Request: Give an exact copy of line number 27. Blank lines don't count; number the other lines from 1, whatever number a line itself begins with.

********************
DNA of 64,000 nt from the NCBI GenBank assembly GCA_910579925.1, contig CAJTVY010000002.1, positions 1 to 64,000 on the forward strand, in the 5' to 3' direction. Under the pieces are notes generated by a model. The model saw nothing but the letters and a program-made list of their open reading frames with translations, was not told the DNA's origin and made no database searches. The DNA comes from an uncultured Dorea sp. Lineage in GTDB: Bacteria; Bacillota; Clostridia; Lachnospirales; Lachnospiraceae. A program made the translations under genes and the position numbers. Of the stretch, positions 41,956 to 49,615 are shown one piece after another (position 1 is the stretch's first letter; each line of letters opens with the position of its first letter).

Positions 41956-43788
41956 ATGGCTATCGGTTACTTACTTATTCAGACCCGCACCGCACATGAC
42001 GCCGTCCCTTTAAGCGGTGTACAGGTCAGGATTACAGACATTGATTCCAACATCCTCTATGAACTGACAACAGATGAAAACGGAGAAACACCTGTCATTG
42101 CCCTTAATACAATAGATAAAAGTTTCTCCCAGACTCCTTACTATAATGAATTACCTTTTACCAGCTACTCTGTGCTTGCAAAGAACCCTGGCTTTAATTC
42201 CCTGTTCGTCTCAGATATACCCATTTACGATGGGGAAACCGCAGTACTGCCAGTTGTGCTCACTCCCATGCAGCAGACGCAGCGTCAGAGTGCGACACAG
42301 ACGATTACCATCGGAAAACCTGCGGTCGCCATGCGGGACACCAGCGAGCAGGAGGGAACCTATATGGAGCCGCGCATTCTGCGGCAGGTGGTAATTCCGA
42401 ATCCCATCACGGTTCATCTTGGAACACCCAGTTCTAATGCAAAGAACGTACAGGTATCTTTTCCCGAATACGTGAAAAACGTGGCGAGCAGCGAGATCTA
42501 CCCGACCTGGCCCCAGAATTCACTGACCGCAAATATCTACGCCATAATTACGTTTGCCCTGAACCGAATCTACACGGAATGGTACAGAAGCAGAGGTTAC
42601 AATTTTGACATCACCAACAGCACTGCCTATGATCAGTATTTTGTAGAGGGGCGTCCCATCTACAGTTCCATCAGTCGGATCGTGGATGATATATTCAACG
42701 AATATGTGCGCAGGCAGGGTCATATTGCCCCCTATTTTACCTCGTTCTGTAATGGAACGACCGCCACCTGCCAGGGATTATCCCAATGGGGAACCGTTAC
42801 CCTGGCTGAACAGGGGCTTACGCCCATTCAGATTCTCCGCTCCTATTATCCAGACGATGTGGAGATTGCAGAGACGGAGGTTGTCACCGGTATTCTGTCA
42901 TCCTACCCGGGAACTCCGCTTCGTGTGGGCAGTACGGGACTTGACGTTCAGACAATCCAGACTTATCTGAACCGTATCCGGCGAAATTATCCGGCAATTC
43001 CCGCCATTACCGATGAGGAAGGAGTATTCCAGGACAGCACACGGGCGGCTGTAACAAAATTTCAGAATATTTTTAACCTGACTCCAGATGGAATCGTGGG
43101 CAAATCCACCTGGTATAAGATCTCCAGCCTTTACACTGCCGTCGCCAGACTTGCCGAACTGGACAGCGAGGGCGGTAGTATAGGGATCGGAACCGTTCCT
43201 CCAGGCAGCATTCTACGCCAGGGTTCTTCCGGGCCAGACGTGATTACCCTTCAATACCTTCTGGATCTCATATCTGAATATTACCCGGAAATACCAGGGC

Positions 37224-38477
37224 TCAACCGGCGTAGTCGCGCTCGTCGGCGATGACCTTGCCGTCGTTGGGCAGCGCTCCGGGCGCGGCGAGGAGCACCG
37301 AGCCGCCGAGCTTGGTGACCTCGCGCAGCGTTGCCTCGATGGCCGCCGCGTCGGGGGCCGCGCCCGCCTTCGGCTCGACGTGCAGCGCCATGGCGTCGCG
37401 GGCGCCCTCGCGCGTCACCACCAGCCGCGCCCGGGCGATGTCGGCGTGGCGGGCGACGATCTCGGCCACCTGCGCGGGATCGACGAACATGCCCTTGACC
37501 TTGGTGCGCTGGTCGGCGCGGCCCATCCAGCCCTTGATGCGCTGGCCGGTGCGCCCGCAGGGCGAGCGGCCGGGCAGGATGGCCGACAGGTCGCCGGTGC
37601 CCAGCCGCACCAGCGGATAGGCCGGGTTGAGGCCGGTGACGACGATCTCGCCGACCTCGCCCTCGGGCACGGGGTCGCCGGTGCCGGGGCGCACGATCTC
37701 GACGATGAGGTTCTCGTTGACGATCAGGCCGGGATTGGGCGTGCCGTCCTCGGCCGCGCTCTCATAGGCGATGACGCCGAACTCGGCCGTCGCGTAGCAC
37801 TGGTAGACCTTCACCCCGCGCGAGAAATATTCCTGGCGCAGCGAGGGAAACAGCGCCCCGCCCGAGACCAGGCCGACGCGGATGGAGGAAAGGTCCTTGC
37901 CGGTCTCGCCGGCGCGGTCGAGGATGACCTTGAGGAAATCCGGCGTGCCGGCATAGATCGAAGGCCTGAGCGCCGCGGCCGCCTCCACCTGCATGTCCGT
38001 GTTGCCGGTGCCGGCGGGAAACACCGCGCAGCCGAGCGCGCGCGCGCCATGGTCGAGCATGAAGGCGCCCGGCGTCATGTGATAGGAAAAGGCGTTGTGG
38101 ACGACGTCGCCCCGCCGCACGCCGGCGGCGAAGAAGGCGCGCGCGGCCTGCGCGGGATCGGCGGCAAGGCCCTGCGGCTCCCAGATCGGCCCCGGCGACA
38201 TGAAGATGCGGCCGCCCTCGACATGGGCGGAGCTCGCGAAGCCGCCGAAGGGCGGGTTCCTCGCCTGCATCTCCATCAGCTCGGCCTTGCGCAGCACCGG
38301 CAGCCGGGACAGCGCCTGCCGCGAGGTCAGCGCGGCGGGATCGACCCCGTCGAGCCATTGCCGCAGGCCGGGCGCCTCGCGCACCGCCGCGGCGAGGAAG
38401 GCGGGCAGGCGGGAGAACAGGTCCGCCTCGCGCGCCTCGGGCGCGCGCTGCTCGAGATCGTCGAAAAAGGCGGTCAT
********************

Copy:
38101 ACGACGTCGCCCCGCCGCACGCCGGCGGCGAAGAAGGCGCGCGCGGCCTGCGCGGGATCGGCGGCAAGGCCCTGCGGCTCCCAGATCGGCCCCGGCGACA